Student preferences for alternative school arrangements
Schooling decisions affect individuals' future income, health, and other social aspects. Students might decide differently when the school supply changes. To understand how the organization of schools shapes high school decisions, we use a discrete-choice experiment to estimate student preferences for school location, hours, curriculum, quality, social desirability, and financial compensation (scholarships). Students have stronger preferences for schools near their homes, shorter school days, and alternative curriculums (e.g., vocational training). They prefer schools that parents and friends desire, and they are indifferent to teacher preferences. Finally, students are more likely to choose more frequently schools with higher levels of financial compensation.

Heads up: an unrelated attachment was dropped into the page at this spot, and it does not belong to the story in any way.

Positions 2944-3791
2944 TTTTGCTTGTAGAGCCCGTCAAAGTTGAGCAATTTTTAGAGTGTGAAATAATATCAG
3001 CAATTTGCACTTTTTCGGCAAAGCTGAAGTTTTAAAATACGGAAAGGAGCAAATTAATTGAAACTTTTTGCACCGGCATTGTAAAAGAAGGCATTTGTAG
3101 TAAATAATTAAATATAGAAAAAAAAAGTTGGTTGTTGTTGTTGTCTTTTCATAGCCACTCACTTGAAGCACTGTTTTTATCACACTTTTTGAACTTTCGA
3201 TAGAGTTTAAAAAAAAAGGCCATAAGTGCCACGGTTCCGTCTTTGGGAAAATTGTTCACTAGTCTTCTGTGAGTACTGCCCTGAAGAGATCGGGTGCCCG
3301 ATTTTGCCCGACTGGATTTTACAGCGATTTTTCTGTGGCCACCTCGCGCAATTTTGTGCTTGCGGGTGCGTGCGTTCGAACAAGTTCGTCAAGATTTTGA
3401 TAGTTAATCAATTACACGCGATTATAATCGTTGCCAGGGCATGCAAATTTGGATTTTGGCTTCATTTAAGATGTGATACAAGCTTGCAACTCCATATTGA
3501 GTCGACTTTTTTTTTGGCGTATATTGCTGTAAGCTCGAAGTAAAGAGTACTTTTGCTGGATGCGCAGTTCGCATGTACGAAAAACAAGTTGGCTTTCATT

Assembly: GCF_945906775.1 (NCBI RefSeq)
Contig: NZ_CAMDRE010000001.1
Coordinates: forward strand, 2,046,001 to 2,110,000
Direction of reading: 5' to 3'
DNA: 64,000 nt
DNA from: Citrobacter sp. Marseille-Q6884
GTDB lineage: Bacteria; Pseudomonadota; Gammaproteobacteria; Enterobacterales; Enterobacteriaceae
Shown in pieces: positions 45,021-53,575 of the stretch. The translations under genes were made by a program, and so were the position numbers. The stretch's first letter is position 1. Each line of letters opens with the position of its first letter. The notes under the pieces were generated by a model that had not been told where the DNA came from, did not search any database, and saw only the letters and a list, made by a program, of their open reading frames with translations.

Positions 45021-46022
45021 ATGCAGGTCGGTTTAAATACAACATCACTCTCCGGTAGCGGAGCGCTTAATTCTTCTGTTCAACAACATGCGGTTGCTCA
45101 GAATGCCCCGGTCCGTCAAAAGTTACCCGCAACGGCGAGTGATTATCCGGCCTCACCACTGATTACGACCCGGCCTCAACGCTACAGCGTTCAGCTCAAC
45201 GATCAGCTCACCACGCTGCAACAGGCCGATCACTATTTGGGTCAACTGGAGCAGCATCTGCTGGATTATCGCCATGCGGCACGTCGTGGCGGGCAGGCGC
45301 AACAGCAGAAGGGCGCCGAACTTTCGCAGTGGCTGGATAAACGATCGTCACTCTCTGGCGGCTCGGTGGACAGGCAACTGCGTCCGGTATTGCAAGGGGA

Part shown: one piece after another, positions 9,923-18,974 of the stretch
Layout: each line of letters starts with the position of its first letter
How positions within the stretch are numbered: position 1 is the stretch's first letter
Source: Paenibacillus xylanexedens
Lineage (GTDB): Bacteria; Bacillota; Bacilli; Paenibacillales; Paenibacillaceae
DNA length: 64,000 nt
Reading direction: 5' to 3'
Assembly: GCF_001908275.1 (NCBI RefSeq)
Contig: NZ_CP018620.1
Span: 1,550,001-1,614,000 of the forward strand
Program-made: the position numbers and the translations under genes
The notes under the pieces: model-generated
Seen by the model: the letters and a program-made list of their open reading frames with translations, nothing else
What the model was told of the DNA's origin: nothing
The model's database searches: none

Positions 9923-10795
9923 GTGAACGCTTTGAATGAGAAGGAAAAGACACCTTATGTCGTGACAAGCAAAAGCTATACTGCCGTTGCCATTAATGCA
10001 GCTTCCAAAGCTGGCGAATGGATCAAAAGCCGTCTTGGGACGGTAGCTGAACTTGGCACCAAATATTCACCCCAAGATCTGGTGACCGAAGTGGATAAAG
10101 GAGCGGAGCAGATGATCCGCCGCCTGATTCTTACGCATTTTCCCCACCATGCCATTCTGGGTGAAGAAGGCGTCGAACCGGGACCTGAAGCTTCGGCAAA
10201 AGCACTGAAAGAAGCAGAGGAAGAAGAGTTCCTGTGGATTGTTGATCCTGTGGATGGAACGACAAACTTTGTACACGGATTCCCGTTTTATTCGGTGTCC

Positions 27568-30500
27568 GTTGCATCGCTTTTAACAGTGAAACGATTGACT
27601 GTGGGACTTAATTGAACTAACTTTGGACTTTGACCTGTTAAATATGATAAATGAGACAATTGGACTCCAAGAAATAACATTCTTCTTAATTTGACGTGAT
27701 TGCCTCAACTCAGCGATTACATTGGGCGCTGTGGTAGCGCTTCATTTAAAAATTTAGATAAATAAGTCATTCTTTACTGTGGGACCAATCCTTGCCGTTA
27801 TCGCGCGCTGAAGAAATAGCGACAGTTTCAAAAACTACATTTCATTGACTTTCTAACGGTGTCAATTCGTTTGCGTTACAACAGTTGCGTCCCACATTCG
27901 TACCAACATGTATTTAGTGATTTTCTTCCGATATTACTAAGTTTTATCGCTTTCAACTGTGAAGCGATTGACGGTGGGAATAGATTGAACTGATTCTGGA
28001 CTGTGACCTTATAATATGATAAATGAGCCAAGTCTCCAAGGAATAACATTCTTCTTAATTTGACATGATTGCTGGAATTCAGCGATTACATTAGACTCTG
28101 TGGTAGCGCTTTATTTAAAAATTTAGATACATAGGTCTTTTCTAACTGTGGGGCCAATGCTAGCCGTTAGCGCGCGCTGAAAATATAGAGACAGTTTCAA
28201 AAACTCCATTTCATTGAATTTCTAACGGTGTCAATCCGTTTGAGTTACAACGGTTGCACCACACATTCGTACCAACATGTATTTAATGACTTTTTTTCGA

Leonardo Rosa is a postdoc at INSPER (Brazil). He holds a Ph.D. in Economics of Education from Stanford University. His research is in Applied Microeconomics, particularly public policy analysis related to education and adolescent development.